Secondly, while it is possible that I have misunderstood Ehrensperger, it could be that she herself was simply unclear on the issues in her book that I failed to grasp. In her review of my book, Ehrensperger claims that I have misrepresented her: “I nowhere in my work claim that ‘apostolic authority’ or hierarchies are rendered obsolete in Pauline communities; the arguments refer to Paul’s role as a teacher, not to ‘ecclesial structures’ per se.” But the way I represented her work seems to be close to, if not precisely how, others have also summarized her argument. Note the following sound bites and summaries from reviews of Ehrensperger’s book:

The power that Paul exercised over the communities that he had founded “aimed at rendering itself obsolete” as Paul labored to impart to the community members the practical and discursive tools requisite to achieving “maturity” in Christ and thus to a position of semi-equality with Paul himself (62)… In the book’s final chapter, Ehrensperger completes her portrait of the power structure inherent in the Pauline letters (and within the early Christian movement generally) as one that contrasts with the oppressive structures of Roman imperialism. The power structure inherent in the early Christian movement was temporally self-limited, aimed at rendering itself obsolete (198, citing 1 Cor 14:20). (Thomas Blanton, Review of Biblical Literature)

Paul did not do away with hierarchy, nor did he simply turn existing hierarchies upside down. Instead, Paul redefined how ‘asymmetrical’ relationships are to function and put temporal, functional, and other limits upon the hierarchies that necessarily existed in faith communities. (Wade J. Berry, The Bible & Critical Theory)

One of its greatest merits is to show that even asymetrical power relationships are not necessarily relationships of domination/subordination, nor temporally permanent… (Ian Boxall, Scripture Bulletin [this one was posted on the publisher’s website!])

Ehrensperger’s contrapuntal reading is evident as she understands Paul to be in a hierarchically-defined, asymmetrical relationship with his addressees but that this relationship was temporary and that planned obsolescence, similar to Wartenberg’s concept of “transformative power” (61) describes accurately Paul’s application of power. (J. Brian Tucker, Biblical Theology Bulletin)

None of these other reviewers appears to have interpreted Ehrensperger as saying that Paul’s planned obsolescence of hierarchies and power structures applied only to his role as teacher. Perhaps I have misunderstood her argument, and if so, I apologize. But it could be that Ehrensperger herself is to be blame for not making her argument clear.

St. John’s College, Nottingham, has a number of great You Tube videos on theological topics. I found this well-produced, 14-minute clip of Tom Wright summazing his view of Pauline Theology. I think I’ll air this in my summer school Romans course next week when I introduce my students to Wright. (I’m trying to do more of these kinds of things in class so it’s not always just me representing other scholars, but allowing scholars to speak for themselves).


It is the last day of class today for my M/W course on Pauline Epistles II (covering only Galatians-Colossians and Philemon). I’ve structured the class to end with Ephesians (since it is probably the latest of these epistles), so today we’ve covering Eph 6:10-24. To get a handle of the passage I’ve been reading through Tim Gombis’ The Drama of Ephesians: Participating in the Triumph of God (InterVarsity, 2010)–also because my students have a book review of it due today–and I was struck by Gombis’ insightful comments on how believers are to participate in divine/spiritual warfare. I’ve always been puzzled about how to apply Paul’s instructions about the “armor of God” in Eph 6:10-18 in the resistance of cosmic spiritual powers. Gombis’ take on the entire subject is illuminating.

First, Gombis suggests that while these powers are real and not to be demythologized, it is important that we focus not on their identities, but on their effects, i.e., “social practices, systems of injustice and oppression and relational dynamics that allow for exploitation and prevent human flourishing” (p. 50). (This looks similar to the approach of Robert Ewuisie Moses in his recent Practices of Power: Revisiting the Principalities and Powers in the Pauline Letters [Fortress, 2014], though I have not yet read it). As we strap on the armor of God, therefore, we are not to engage these spiritual beings head on in any way, if for no other reason than because they have already been defeated by Christ himself (Eph 1:20-23; Col 3:15). Instead, the church’s engagement of the powers involves redeeming and transforming their social and structural effects.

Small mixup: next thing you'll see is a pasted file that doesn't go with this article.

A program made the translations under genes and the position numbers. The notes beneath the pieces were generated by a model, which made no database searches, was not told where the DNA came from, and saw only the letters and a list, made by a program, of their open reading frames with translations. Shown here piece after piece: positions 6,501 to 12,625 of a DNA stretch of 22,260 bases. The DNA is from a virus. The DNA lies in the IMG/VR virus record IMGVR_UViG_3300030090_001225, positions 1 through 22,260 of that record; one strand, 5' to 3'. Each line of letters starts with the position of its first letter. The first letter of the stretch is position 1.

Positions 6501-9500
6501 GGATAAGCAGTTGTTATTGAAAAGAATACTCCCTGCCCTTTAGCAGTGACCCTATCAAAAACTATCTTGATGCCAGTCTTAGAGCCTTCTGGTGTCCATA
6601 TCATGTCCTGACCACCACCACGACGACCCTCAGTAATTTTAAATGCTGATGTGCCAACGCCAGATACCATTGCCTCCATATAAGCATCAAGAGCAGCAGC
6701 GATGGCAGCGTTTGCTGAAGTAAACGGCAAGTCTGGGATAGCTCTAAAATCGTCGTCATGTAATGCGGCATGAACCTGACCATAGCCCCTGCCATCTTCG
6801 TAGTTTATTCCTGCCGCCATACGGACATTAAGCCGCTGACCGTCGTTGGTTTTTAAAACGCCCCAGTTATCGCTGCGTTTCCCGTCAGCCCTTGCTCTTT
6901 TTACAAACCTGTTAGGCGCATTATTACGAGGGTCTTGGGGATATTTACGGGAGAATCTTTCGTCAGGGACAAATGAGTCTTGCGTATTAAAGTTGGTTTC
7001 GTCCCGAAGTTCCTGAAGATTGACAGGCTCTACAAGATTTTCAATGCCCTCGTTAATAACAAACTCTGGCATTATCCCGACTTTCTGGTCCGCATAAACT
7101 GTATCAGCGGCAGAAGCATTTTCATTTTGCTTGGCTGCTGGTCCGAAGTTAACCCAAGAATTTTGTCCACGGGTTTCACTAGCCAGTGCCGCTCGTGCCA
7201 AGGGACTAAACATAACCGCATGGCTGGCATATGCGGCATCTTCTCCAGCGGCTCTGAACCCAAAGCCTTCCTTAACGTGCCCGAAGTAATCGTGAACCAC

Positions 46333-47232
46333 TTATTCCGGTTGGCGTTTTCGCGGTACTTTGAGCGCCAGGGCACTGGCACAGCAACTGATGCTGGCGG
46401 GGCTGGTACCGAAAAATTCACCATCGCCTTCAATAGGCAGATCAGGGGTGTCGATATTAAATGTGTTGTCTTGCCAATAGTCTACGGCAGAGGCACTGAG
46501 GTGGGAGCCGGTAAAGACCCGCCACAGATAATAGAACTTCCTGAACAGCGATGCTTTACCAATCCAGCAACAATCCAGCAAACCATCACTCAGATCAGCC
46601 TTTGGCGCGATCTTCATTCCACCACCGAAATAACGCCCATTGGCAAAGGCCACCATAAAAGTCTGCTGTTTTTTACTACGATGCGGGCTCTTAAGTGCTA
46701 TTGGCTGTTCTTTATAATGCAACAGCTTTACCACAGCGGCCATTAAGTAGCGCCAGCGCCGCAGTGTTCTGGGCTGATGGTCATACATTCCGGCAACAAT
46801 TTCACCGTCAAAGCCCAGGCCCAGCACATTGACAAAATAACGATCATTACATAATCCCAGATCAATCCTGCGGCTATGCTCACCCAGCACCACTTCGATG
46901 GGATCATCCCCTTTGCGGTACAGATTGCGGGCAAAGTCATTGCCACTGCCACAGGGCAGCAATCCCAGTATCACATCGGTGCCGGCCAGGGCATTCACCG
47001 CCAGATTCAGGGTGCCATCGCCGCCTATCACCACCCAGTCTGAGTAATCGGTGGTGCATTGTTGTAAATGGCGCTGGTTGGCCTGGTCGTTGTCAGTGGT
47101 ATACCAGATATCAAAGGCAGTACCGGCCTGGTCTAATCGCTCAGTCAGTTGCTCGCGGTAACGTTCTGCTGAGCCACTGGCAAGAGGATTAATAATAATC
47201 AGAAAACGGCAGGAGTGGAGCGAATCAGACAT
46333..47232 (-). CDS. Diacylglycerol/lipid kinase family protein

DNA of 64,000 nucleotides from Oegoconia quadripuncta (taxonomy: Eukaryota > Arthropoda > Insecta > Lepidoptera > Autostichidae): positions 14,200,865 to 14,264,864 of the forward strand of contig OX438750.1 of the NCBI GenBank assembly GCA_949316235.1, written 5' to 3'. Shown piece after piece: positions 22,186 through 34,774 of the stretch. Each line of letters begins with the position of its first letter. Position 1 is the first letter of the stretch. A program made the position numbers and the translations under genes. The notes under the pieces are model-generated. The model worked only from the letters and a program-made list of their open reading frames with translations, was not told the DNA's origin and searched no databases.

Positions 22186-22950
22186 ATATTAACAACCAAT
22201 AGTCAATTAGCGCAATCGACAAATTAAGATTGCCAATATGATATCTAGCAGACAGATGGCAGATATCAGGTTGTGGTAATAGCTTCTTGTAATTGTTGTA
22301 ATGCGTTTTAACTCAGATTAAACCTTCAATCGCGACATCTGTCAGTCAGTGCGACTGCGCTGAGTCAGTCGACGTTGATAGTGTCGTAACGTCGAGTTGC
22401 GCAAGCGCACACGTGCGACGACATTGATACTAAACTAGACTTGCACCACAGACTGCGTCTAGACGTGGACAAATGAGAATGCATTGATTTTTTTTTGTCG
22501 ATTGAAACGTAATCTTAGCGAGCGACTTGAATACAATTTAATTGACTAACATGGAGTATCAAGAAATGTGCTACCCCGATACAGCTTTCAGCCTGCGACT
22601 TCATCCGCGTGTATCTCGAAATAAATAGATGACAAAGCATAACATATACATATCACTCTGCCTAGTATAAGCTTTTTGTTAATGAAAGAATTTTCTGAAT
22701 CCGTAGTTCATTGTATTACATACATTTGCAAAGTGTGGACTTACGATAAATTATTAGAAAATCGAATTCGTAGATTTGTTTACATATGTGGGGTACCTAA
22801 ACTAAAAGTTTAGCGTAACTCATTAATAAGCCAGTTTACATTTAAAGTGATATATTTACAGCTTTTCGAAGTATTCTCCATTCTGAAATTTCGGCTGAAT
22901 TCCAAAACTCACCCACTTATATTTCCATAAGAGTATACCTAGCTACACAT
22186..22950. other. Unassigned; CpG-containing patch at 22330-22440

[T]he church wages its warfare in a subversive manner–it is not at all what we might expect. If Paul’s rhetorical summary appears in Ephesians 6:10-18, then his instructions for performing divine warfare are contained in the ethical section of the letter, Ephesians 4:17-6:9. Here, we will see that the church engages in warfare against the powers in ways that defy and overturn our expectations. Our warfare involves resisting the corrupting influences of the powers. The same pressures that produce practices of exploitation, injustice and oppression in the world are at work on church communities. The church’s warfare involves resisting such influences, transforming corrupted practices and replacing them with life-giving patterns of conduct that draw on and radiate the resurrection power of God. Our warfare, then, involves purposefully growing into communities that become more faithful corporate performances of Jesus on earth. Far from being a frightening prospect, this is good news for the world. (pp. 159-60)

I find Gombis’ understanding quite sensible. For one, it helpfully connects Ephesians 6 to the previous two chapters of the letter in a way that I had not previously considered; thus, rhetorically, the end of the letter hangs together quite naturally. Secondly, this reading makes sense of Paul’s largely virtue-driven system of spiritual defense: by embodying “truth,” “righteousness,” “peace,” and “faith,” believers will be transformed and thereby resist evil powers as well as influence their communities. Now, “the gospel,” “salvation,” “the word of God,” and “prayer” are not virtues to be embodied in the same way as those just mentioned, but one can easily see how these can also function as means of individual and community transformation, both inside and outside the church.

Gombis’ book is a good read. I’m looking forward to hearing how my students respond to it!